By allowing ads to appear on this site, you support the local businesses who, in turn, support great journalism.
Those who cant change, measure
Placeholder Image

 In a recent interview Education Secretary Arne Duncan promised more data-gathering and testing as the way to improve academic performance.  

 Along with "internationally benchmarked" achievement standards — all under the ill-conceived No Child Left Behind nonsense from the Bush II years.

 There is no doubt that any number of additional tests can be devised, sophisticated computer programs can produce endless charts, trends, projections and the like. There is only one problem. Simply because you can measure something, doesn’t make it meaningful for the educational process.

 Schools could start measuring head size, the number of cavities each child has, or even the average of the color of clothes each child wears to school. All would have about as much to do with academic performance as does many of the current and proposed data gathering devices. All would have the same negative impact on the educational process. Teachers will be satisfying the needs of those who can only measure and not the needs of their students.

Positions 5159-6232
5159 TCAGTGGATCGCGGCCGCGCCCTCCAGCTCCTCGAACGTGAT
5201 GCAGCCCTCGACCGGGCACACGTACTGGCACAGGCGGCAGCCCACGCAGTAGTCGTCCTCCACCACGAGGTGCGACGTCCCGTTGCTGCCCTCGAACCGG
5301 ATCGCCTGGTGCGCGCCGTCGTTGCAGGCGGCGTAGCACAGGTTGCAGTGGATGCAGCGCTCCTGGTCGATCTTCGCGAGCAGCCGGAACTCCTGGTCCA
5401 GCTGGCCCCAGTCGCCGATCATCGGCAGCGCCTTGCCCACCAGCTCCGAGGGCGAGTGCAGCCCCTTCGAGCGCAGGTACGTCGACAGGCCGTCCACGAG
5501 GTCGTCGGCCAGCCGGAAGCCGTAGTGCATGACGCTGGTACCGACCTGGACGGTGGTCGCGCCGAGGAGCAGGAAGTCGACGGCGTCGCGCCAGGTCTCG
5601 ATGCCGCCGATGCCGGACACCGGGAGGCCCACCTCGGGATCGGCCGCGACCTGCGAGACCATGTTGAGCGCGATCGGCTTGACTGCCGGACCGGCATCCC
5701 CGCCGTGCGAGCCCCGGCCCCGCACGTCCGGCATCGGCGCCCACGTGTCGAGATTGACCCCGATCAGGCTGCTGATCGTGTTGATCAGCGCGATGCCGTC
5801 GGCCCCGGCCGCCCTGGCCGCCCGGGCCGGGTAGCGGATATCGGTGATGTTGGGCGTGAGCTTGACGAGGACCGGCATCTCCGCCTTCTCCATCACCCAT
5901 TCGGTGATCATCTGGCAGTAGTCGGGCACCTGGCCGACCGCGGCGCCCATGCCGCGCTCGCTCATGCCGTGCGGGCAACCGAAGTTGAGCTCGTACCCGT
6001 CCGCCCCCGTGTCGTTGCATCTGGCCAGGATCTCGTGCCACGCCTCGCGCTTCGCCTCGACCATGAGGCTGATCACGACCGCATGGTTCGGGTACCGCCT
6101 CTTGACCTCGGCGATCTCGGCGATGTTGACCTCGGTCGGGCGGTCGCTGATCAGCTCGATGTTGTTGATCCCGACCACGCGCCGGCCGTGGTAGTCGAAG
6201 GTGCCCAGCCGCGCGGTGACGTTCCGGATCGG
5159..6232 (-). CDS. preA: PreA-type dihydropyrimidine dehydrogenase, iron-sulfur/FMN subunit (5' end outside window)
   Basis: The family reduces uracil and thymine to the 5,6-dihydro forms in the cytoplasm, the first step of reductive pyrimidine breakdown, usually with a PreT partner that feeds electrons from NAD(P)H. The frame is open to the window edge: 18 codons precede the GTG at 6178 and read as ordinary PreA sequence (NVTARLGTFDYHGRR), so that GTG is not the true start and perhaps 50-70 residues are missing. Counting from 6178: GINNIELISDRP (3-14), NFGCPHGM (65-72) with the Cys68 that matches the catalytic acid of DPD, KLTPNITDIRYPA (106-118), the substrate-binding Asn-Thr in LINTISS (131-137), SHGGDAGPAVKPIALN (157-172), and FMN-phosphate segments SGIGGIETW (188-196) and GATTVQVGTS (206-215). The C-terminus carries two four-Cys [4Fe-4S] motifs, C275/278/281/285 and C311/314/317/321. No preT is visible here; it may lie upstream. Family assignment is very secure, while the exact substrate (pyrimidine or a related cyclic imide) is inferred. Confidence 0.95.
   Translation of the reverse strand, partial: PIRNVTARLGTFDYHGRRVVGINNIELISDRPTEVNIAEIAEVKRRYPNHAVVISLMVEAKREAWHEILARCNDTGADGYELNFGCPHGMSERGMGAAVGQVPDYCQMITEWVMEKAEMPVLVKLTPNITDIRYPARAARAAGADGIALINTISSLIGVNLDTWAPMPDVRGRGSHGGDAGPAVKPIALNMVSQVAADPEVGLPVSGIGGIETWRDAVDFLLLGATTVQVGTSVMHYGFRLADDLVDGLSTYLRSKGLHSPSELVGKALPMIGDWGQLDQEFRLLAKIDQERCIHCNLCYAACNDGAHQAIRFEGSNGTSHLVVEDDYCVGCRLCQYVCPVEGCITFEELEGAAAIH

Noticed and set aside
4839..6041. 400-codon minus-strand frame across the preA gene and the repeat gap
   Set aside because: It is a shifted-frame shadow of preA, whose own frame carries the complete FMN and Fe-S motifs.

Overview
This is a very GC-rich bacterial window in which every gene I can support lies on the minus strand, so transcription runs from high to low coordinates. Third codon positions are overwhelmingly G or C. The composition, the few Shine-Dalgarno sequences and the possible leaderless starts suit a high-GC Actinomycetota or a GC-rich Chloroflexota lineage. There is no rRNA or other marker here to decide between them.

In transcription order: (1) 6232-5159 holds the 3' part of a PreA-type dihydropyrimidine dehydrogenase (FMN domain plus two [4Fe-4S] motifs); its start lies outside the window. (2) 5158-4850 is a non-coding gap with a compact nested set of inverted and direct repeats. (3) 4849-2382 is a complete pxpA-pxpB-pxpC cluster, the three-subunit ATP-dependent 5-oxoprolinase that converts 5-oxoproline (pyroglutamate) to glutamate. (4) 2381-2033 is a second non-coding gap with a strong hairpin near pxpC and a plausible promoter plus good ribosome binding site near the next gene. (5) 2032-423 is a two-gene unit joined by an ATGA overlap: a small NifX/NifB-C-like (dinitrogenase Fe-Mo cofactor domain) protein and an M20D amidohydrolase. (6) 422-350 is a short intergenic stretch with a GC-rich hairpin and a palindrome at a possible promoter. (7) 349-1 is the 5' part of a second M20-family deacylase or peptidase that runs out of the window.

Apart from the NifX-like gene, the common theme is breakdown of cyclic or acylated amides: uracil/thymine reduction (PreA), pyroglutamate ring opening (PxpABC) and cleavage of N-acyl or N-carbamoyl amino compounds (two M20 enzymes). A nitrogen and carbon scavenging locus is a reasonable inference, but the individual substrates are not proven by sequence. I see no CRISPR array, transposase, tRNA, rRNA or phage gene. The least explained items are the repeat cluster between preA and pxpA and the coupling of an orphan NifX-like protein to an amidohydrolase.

I don’t doubt that poor teachers exist, but one only has to ask the other teachers at a school to find them.

 It isn’t necessary to impair the educational process for everyone with meaningless tests, charts and graphs to find them.

 If Secretary Duncan wants to improve educational achievement across the board, suspend all the current testing madness and directly fund each teacher with resources to spend at their discretion for their classes. Every teacher I have ever known contributed out of their own meager salaries to classroom resources. If better education is the goal, let’s support the people who are in the best position to provide it.

 Patrick Durusau is a resident of Newton County. His columns regularly appear on Fridays.